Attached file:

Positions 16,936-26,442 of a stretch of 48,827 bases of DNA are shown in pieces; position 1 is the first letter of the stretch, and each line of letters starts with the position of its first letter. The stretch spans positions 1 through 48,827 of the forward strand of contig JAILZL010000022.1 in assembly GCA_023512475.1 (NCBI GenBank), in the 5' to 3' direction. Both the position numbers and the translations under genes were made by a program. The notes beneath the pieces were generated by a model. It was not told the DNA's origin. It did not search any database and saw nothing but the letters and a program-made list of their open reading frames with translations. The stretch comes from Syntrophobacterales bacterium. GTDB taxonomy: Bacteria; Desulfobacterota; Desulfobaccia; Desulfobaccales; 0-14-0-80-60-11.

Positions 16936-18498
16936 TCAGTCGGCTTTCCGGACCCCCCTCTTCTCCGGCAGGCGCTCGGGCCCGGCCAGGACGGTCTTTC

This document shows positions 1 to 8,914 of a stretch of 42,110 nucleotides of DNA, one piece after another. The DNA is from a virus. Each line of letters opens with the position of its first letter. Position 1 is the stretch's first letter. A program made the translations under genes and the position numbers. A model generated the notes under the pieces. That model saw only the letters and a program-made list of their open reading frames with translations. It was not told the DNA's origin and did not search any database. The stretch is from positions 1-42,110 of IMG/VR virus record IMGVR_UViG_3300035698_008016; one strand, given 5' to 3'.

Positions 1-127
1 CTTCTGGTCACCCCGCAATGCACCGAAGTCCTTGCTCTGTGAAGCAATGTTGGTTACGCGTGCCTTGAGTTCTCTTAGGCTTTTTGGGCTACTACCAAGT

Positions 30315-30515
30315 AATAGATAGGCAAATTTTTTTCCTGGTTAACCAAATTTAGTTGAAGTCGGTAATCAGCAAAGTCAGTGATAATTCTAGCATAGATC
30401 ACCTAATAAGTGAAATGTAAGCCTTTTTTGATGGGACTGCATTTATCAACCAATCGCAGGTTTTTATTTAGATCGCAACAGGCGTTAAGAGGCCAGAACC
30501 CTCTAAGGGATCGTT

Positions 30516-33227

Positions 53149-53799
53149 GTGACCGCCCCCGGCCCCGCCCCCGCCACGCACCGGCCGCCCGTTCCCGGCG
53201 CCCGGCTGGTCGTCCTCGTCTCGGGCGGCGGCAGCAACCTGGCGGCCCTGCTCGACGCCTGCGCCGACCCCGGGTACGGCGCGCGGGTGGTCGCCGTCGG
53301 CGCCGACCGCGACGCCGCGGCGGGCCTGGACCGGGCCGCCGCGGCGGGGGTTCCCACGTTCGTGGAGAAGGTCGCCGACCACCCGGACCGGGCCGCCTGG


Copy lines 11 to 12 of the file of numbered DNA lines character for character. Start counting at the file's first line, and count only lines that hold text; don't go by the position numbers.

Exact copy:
Positions 30516-33227

Positions 53149-53799